There were three candidates for the accolade of The Celtic Way’s ‘Star Man’, including two players that were key in Celtic making the breakthrough at Livingston.

Indeed, Nicolas Kuhn and Reo Hatate linked up well in the make-up of the visitors’ first goal on Easter Sunday, with both putting in good performances that may have secured their starting berth in seven days’ time. Though these two were perhaps the most eye-catching in terms of overall performance, there was one player that has gone under the radar ever so slightly from yesterday’s display, which makes him an ideal candidate for this week’s award.

The winner of TCW’s ‘Star Man’ is none other than Tomoki Iwata, who played as the deepest midfielder in an engine room that contained both the aforementioned Hatate and Matt O’Riley, who managed both a goal and an assist in the second half. Not flashy by any means, Celtic’s number 24 played a vital role in ensuring that his side’s control in the middle of the park was never lost in proceedings.

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Iwata has been a player that many have been waiting to see be given a run in the team, which - due to the injury to captain Callum McGregor – has taken place over the past month or so. An individual who is not afraid to put in the hard yards on the defensive side of things, the former Yokohama F Marinos man is a safe pair of hands – and feet – in the middle of Brendan Rodgers’ evolving midfield setup. You can tell that the manager trusts Iwata, especially when he started him versus Livingston last month, even after his below-par performance against Hearts at Tynecastle.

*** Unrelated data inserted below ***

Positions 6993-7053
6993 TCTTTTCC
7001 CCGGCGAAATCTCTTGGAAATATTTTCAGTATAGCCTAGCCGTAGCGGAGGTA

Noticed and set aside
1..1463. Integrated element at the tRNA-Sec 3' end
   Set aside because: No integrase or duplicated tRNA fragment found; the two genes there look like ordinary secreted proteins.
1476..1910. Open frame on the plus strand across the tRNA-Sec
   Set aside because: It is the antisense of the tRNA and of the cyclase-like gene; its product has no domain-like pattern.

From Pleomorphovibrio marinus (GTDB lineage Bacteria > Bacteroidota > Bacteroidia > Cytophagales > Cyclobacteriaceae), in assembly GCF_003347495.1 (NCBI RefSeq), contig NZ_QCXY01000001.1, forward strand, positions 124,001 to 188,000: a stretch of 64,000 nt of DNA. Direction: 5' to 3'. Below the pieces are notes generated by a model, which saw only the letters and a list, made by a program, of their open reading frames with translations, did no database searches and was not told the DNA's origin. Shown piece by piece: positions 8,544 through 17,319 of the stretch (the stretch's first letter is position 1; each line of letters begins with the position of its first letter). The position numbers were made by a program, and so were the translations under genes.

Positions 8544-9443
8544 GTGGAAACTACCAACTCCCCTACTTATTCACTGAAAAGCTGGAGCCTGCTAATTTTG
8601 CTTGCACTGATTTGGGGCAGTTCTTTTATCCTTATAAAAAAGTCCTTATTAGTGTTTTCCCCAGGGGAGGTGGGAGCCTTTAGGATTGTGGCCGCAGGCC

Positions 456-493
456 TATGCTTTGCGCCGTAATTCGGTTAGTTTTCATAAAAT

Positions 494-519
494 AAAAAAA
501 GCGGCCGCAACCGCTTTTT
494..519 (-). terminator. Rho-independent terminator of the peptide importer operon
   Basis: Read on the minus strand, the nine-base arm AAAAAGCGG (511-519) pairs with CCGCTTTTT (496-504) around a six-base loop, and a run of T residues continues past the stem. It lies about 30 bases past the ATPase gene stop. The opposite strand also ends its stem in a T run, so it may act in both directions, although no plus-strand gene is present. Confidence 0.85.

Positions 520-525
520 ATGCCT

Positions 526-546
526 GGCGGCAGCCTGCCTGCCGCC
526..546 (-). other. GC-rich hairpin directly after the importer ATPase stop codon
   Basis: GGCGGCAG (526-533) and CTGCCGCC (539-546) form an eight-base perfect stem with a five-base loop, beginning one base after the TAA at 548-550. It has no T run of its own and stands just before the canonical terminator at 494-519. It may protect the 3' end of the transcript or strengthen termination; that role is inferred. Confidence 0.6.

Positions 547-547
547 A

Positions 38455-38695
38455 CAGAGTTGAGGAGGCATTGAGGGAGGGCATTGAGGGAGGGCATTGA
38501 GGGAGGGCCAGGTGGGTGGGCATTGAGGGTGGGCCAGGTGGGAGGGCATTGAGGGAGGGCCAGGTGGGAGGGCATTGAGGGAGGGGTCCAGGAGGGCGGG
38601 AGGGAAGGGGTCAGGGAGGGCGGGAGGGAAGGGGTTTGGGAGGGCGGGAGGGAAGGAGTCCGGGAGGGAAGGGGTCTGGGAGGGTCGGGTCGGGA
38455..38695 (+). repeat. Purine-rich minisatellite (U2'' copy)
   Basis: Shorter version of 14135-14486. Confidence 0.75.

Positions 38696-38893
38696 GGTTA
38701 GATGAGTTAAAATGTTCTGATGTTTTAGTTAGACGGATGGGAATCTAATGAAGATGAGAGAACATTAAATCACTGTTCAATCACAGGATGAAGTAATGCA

Speaking of the midfield, this important area on the park looks more solid thanks to the inclusion of Iwata. A selfless individual who grafts for the team rather than for himself, Livingston failed to get any joy from the reliable midfielder when he was in possession of the ball. The highlight of his game individually was a clean interception from a developing Livingston attack, in which he looked to be the underdog. In reading the situation, he was able to dispossess his marker, and in doing so started an attack for his own team.

He is – admittedly – a safe passer who excels at doing the basics when on the ball, but this is to the advantage of the players situated in front of him, too. Look at Hatate and O’Riley, for example, who both were key to everything good from an attacking standpoint yesterday. Iwata knows that these players are probably more technically gifted than himself when it comes to chance creation, so he allows them to roam forward and do their own thing, staying back as cover for the defence in the process.

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It is his defensive and positional maturity that tends to stand out in matches. In the prime of his career at 26 – he turns 27 on Sunday – Iwata seems extremely comfortable both in his own skin and his own game, which makes the midfield a much more solid place to operate. Of course, the imminent return of the captain may throw a spanner in all of this accumulated good work from the midfielder, as McGregor will likely stroll back into this side for Ibrox. With Hatate back from injury and O’Riley seemingly in a good place form-wise, it may mean that Iwata has to make do with a bench spot on his birthday, despite his good form.

Still, despite the good performances from Celtic’s many beacons of creativity, it was Iwata that left the biggest lasting impression on me. Regardless of if he starts the next game or not, the steady midfielder has proven that he is a dependable and efficient operator, who understands the assignment whenever he steps onto the football park.